Payout appears unlikely for holders of SNS Reaal CDS | CDS index rebalance is expected to highlight European landscape | Swaps-clearing mandate is expected to reduce bank profits
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March 12, 2013
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ESMA: Gradual implementation of derivatives rules is needed
European Securities and Markets Authority Chairman Steven Maijoor says derivatives rules need to be rolled out gradually, so implementation might extend into next year. He also notes a need for U.S. and European regulators to minimize cross-border issues but says there will still be differences. "We are trying to align as much as possible to avoid regulatory competition, regulatory gaps. ... This is still a difficult issue; there is some good progress, but there is still a gap," he said. Reuters (3/11)
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Payout appears unlikely for holders of SNS Reaal CDS
Investors who hold credit default swaps on SNS Reaal, a Dutch lender nationalized last month, are likely to face losses, despite a decision by ISDA's Determinations Committee for a payout. Some bondholders were wiped out by the nationalization, and options for compensating CDS holders are shrinking, experts say. The Wall Street Journal/Dow Jones Newswires (3/11), Financial Times (tiered subscription model)/FT Alphaville blog (3/11)
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Industry News and Trends
CDS index rebalance is expected to highlight European landscape
Markit Group is poised to adjust indexes for credit default swaps, likely highlighting the two-tired nature of Europe's corporate-bond market. The indexes will change March 20. The Wall Street Journal/Dow Jones Newswires (3/11)
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Swaps-clearing mandate is expected to reduce bank profits
Sanford C. Bernstein & Co. says the rules that began Monday requiring the central clearing of over-the-counter derivatives may reduce pretax margins by a third at bank trading units. JPMorgan Chase has said the regulations spawned by the Dodd-Frank Act will cost it $1 billion to $2 billion in revenue. At least three dealers say they're worried about being swamped by the surge in cleared trades. Bloomberg (3/11)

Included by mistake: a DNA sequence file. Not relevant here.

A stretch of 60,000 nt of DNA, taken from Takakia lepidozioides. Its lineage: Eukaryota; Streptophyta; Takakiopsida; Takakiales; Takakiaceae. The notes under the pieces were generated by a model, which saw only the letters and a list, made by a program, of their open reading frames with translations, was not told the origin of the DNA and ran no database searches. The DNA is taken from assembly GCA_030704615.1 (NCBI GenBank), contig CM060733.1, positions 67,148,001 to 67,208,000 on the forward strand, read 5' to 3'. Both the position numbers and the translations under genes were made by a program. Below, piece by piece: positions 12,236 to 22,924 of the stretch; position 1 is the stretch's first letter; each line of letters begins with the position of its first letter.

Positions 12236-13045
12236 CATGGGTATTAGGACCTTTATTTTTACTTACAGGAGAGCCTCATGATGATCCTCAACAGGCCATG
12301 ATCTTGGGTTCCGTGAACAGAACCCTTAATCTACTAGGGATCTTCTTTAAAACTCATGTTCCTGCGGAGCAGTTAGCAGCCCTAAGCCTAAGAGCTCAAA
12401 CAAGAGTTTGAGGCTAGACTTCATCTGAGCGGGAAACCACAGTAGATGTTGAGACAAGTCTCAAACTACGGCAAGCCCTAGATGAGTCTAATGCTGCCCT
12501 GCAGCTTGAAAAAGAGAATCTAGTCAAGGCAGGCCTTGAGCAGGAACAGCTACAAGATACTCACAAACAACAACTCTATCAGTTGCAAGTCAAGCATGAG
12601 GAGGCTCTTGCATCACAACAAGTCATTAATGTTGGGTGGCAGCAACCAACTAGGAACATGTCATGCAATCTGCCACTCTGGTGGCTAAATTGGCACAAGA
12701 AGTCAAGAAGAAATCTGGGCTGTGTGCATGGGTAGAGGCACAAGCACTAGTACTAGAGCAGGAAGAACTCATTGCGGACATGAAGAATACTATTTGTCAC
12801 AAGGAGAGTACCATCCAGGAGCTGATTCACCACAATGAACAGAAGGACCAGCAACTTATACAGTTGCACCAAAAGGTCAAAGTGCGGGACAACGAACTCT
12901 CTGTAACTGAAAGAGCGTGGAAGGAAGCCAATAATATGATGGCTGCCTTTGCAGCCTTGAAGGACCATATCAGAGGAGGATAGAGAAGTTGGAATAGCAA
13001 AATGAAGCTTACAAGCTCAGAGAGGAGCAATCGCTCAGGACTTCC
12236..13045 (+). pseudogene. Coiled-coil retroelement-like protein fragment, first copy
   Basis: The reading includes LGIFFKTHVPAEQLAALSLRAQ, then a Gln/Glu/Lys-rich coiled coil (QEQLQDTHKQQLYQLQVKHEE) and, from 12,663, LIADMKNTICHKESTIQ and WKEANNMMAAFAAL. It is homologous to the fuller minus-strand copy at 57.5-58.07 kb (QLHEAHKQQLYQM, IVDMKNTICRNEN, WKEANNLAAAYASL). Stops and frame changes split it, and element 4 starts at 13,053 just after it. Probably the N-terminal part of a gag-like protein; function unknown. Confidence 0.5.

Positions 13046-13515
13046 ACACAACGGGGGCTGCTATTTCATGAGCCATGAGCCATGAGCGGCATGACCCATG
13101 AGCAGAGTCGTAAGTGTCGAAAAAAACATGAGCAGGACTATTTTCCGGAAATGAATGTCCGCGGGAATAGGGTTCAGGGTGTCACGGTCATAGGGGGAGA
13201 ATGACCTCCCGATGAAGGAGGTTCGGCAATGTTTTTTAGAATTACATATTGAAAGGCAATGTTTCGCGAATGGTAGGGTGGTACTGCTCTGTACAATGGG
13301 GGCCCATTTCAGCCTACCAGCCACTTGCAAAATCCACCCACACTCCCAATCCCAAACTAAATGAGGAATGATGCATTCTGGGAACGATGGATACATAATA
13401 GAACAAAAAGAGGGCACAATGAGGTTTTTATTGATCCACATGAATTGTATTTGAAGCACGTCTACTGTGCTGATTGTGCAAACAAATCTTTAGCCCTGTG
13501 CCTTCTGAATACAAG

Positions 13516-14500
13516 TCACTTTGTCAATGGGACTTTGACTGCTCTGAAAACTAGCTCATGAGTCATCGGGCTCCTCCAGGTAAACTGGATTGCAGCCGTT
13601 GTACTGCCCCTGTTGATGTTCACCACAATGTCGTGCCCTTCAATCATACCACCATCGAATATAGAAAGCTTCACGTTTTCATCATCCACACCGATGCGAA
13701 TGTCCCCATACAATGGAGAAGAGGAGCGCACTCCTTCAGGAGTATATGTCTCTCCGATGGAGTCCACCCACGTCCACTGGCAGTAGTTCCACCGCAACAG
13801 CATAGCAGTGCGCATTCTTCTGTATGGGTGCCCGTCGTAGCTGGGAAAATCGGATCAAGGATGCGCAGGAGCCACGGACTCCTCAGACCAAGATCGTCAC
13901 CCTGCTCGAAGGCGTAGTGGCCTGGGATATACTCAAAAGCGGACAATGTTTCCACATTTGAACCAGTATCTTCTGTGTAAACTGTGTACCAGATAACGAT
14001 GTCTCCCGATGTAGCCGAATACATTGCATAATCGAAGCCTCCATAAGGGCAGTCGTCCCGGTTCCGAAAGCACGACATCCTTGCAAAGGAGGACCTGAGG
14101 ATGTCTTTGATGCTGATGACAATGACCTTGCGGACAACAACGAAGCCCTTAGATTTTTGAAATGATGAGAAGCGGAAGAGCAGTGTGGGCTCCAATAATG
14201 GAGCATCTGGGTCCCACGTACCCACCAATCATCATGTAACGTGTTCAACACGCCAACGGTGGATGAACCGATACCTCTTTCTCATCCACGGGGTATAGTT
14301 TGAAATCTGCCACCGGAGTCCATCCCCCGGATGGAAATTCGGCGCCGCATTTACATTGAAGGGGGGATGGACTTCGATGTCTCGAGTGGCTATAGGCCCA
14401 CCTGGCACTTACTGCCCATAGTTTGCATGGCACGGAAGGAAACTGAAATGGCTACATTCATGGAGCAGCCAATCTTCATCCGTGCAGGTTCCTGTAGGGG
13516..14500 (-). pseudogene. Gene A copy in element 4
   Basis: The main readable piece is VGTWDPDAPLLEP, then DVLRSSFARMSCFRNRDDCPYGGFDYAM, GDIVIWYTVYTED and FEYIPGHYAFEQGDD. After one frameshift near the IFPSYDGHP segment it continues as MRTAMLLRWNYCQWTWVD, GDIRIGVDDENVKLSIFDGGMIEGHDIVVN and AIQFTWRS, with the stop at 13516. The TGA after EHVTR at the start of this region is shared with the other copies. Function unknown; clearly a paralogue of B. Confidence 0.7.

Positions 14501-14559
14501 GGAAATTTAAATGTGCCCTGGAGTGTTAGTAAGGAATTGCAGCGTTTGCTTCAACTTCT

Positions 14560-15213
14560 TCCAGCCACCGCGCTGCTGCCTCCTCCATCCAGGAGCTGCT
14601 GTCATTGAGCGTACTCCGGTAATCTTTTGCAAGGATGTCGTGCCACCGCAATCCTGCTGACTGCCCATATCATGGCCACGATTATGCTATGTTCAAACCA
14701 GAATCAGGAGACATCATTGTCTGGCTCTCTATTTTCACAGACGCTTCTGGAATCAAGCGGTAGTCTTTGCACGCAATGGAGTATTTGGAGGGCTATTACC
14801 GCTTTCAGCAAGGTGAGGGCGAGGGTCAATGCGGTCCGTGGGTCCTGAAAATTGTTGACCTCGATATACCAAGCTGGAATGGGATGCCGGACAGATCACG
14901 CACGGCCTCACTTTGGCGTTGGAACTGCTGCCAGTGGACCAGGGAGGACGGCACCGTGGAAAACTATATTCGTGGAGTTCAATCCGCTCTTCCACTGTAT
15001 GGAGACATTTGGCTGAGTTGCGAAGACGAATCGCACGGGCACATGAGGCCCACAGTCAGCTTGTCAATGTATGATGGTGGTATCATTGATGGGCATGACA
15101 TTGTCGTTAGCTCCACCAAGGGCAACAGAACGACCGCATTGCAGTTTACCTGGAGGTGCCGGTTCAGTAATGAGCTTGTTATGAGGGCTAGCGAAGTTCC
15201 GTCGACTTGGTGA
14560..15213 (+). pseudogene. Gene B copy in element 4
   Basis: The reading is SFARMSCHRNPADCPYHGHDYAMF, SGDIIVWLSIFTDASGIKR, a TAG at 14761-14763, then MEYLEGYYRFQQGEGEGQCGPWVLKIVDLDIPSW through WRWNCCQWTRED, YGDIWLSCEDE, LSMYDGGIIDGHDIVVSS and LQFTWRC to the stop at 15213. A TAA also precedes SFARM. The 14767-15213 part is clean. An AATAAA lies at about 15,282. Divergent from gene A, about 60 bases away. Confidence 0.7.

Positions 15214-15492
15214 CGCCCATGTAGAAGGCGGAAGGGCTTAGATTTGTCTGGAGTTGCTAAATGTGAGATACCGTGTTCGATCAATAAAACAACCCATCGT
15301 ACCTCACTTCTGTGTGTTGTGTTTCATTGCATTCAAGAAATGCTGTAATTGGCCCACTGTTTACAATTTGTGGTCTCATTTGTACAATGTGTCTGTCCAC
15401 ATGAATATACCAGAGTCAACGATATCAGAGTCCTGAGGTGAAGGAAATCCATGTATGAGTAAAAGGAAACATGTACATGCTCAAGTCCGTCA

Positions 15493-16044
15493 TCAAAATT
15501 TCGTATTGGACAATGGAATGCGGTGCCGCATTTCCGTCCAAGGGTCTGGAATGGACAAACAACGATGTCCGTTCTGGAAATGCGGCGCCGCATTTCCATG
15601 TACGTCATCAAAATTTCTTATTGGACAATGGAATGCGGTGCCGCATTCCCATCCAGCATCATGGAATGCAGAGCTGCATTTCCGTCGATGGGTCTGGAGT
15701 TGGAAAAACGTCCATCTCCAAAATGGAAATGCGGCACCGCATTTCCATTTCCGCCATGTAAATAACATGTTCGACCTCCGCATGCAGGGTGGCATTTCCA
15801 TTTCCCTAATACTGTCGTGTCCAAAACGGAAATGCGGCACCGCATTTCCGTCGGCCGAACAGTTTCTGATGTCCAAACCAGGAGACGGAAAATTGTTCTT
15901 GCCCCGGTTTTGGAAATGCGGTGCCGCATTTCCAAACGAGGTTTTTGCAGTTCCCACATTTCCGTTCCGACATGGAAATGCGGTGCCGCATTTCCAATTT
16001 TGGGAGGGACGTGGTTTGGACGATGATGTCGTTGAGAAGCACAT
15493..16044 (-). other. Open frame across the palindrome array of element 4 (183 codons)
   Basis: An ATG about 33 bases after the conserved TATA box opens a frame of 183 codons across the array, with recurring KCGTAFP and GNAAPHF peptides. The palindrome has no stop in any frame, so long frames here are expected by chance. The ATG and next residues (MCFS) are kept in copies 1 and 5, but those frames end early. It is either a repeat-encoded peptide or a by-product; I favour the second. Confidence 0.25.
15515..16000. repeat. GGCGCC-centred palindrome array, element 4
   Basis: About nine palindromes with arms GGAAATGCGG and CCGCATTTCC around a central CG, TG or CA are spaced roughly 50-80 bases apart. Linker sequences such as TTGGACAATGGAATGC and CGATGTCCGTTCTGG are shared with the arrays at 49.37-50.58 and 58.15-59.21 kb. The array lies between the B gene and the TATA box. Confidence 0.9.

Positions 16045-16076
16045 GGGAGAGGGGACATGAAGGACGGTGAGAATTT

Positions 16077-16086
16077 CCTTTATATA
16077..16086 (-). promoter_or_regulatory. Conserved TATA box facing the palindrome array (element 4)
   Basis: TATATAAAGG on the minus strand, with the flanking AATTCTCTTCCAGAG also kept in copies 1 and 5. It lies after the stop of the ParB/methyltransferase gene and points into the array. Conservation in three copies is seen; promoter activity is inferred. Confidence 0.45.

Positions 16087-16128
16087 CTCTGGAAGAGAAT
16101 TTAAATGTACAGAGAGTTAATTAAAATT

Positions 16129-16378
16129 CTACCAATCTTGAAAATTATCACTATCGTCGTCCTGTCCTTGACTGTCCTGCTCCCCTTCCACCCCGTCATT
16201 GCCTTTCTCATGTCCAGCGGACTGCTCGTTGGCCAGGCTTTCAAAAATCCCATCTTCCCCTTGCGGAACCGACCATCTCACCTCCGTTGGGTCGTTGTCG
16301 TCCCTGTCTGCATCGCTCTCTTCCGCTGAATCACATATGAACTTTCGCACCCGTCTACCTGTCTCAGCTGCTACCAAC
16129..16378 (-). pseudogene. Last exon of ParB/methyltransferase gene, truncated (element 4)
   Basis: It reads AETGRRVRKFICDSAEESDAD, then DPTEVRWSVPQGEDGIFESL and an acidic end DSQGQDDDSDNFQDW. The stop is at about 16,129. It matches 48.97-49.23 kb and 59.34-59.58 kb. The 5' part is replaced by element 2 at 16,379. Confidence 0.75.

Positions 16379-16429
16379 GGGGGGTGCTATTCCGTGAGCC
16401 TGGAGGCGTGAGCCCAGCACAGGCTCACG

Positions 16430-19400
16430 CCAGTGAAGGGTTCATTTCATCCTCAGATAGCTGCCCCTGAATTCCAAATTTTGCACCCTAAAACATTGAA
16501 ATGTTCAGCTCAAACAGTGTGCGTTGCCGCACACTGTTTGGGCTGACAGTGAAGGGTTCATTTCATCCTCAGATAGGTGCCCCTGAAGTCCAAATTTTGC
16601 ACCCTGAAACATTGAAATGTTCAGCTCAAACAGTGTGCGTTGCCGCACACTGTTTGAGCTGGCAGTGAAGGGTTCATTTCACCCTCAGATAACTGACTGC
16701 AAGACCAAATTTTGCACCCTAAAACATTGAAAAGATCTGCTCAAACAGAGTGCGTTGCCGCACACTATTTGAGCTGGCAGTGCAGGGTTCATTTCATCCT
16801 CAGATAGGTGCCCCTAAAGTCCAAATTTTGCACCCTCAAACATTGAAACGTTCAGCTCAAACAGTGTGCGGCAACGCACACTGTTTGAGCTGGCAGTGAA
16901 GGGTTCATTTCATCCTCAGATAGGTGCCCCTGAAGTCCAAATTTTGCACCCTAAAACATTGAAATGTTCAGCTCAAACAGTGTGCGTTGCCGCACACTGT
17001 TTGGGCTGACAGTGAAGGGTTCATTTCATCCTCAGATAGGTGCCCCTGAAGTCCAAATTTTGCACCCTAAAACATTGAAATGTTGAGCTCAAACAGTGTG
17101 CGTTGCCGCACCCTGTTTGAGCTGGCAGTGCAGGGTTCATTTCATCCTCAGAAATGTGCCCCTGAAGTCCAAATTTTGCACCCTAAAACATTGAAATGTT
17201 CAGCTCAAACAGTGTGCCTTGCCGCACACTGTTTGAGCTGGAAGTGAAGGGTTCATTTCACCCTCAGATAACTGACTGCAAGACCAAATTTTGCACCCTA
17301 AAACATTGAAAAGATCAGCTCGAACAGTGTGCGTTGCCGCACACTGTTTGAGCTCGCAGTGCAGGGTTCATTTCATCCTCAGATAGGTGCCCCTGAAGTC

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Expanding oil refining in Asia stokes derivatives trading
China overtook the U.S. in December as the world's largest importer of crude oil. As a result, Asia is gaining clout in derivatives trading tied to oil and other refined products. And as the region ramps up its refining capacity, that clout is expected to continue. Risk.net (subscription required) (3/11)
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Thai firm sees increased demand for equity derivatives
Siam Commercial Bank Securities plans to issue 3 billion baht in over-the-counter options, 3 billion baht worth of equity-linked notes and 1 billion baht in derivatives warrants. "We believe the whole market will increase by two or three times with all the banks looking to focus more on equity-linked notes, OTC options and derivative warrants," Deputy Managing Director Kawin Sangvichien said. "Trade in derivative warrants this year is expected to rise to 100 billion baht, from 69 billion in 2012." Risk.net (subscription required) (3/11)
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Regulatory Roundup
Japan grants DTCC license for OTC derivatives data warehouse
Depository Trust and Clearing will become the first to operate a data repository for over-the-counter derivatives in Japan after receiving regulatory approval. Financial Times (tiered subscription model) (3/11)
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Bank says Libor should be set by deals, not estimates
Barclays supports tying benchmarks such as the London Interbank Offered Rate to actual transactions, instead of estimates. The bank says in a letter to the International Organization of Securities Commissions that administrators of financial benchmarks should have little or no say in setting the level. "Reporting transactions or tradeable prices available to the market would serve to reduce conflicts, especially as trades are already subject to a clear and robust regulatory framework," according to the letter. Bloomberg (3/12)
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SmartQuote
True merit, like a river, the deeper it is, the less noise it makes."
-- Edward Frederick Lindley Wood,
British politician
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